Ronald Wong’s amazing "Eagle Legacy"
is set on the flight line at Bagram Air Field, Afghanistan. The Afghan mountains form a majestic back drop as modern-day maintainers prepare the flagship F-15E Strike Eagle of the 4th Fighter Wing from Seymour Johnson Air Force Base, Goldsboro, NC. Reflected in the wet tarmac, World War II era Royal Air Force Eagle Squadron maintainers prepare a Supermarine Spitfire. Below the image of the print is printed a concise history of the Wing that reads as follows:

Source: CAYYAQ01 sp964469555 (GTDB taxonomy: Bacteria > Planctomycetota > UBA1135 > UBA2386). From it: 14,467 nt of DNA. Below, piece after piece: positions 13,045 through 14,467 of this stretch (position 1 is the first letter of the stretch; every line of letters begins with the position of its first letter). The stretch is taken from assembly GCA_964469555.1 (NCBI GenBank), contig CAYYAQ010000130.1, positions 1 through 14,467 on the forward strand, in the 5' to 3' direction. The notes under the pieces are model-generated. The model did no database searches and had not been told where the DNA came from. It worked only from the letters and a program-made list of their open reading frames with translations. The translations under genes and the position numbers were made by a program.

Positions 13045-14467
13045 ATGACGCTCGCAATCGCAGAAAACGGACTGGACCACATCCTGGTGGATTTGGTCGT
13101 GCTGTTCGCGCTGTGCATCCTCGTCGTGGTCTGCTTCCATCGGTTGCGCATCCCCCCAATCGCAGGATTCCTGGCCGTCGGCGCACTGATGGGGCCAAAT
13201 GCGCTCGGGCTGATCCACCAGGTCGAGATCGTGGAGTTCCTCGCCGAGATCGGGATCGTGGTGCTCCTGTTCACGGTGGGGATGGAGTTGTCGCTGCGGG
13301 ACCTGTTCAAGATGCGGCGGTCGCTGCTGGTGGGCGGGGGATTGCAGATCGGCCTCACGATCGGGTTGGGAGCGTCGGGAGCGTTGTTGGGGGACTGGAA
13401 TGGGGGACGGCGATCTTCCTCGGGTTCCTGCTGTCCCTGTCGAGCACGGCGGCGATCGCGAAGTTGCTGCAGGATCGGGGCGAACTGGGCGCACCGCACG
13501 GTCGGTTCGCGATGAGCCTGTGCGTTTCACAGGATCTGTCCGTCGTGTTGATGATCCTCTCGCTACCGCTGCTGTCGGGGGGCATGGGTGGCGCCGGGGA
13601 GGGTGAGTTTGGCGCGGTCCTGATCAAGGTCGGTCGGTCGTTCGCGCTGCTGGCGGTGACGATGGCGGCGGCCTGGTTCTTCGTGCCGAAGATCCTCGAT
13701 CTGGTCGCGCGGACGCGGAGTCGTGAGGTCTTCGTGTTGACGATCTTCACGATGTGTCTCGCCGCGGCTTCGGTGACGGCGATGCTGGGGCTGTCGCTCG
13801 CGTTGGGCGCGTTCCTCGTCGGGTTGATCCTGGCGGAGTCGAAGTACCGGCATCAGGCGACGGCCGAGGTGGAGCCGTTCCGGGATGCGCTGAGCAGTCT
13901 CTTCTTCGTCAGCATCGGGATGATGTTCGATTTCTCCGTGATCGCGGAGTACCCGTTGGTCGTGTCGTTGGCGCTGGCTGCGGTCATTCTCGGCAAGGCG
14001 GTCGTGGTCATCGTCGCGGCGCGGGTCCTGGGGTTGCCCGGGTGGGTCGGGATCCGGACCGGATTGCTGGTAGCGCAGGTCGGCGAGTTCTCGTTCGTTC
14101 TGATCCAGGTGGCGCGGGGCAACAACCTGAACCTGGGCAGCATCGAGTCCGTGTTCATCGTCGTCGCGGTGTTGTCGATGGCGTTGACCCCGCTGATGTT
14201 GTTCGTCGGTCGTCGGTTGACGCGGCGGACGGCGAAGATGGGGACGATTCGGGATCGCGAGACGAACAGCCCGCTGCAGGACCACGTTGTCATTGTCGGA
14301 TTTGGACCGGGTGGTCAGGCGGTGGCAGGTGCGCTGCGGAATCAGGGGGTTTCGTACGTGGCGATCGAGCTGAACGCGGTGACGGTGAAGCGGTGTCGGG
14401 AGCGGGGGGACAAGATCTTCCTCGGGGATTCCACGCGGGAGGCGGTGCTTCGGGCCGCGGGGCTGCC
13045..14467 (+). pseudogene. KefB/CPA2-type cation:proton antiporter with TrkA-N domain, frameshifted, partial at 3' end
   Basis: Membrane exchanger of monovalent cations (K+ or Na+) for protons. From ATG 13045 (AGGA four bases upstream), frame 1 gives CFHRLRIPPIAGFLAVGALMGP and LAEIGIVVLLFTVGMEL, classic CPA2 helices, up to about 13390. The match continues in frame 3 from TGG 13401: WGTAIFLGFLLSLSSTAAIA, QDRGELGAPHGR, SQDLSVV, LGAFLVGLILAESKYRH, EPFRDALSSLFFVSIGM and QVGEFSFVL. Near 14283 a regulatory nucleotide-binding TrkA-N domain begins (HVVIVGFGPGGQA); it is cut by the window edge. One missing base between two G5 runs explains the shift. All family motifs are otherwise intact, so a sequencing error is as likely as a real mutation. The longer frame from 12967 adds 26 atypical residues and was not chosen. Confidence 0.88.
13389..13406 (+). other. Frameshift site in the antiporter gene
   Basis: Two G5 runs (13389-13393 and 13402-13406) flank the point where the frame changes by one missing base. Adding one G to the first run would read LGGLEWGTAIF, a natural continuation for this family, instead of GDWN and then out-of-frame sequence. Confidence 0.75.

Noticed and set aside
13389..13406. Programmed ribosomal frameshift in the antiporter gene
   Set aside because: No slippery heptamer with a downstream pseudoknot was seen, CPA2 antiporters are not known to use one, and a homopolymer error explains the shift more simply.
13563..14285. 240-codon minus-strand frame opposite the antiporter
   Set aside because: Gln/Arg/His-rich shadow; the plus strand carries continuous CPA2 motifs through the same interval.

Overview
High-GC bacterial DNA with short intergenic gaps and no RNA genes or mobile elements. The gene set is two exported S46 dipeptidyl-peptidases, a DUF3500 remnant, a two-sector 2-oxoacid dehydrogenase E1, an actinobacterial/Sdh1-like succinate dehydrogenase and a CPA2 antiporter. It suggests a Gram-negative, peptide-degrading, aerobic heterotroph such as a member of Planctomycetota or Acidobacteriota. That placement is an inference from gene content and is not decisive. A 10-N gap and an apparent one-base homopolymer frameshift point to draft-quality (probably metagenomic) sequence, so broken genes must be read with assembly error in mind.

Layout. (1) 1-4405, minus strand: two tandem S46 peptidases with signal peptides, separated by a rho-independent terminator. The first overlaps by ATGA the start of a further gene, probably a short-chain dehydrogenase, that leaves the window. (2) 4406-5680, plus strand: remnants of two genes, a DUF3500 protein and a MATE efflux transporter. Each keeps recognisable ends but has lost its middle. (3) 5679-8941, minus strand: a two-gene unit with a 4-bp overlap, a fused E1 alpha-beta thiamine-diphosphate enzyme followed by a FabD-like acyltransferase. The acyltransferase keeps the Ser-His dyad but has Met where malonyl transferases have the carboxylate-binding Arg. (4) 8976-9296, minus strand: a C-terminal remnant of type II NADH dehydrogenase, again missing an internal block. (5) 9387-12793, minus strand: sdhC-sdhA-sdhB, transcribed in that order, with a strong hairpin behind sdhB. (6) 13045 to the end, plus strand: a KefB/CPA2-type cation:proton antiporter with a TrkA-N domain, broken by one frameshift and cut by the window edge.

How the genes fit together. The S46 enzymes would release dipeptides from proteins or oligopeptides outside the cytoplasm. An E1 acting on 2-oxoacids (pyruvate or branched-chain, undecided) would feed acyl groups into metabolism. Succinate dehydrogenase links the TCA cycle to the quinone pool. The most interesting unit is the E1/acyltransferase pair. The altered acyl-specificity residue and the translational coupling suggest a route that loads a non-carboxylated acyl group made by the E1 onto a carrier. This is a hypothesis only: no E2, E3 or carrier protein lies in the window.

"The 4th Fighter Wing heritage originated in 1940 with the American volunteers who formed the Royal Air Force Eagle Squadrons. Their Spitfires took to the skies through the dedication of the maintainers whose descendants today sustain four squadrons of multi-role F-15E Strike Eagles as members of the 4th Maintenance Group. The Eagle Squadrons became the 4th Fighter Group and by the end of World War II had destroyed 1,016 German planes - thus began the legend of “Fourth But First.” Maintainers, like the famous nose artist and crew chief, SSgt Don Allen, kept Spitfires, P-47 Thunderbolts, and P-51 Mustangs flying despite countless missions. Korean War maintainers suffered freezing cold to ensure their F-86 Sabres were fully mission capable, enabling aircrews to destroy more MiGs than the rest of the Air Force combined. In Vietnam 4th Tactical Fighter Wing maintainers labored to keep their F-105s and F-4 Phantoms in the fight. Through Operations DESERT STORM, IRAQI FREEDOM, and ENDURING FREEDOM the men and women of the 4th Maintenance Group continue to generate, launch, recover, and regenerate aircraft 24/7, 365, anytime, anywhere in the world. “Fourth But First” is not just a slogan – it’s a way of life."Signature:Colonel Thomas EISENHAUER - Former 4th Maintenance Group Commander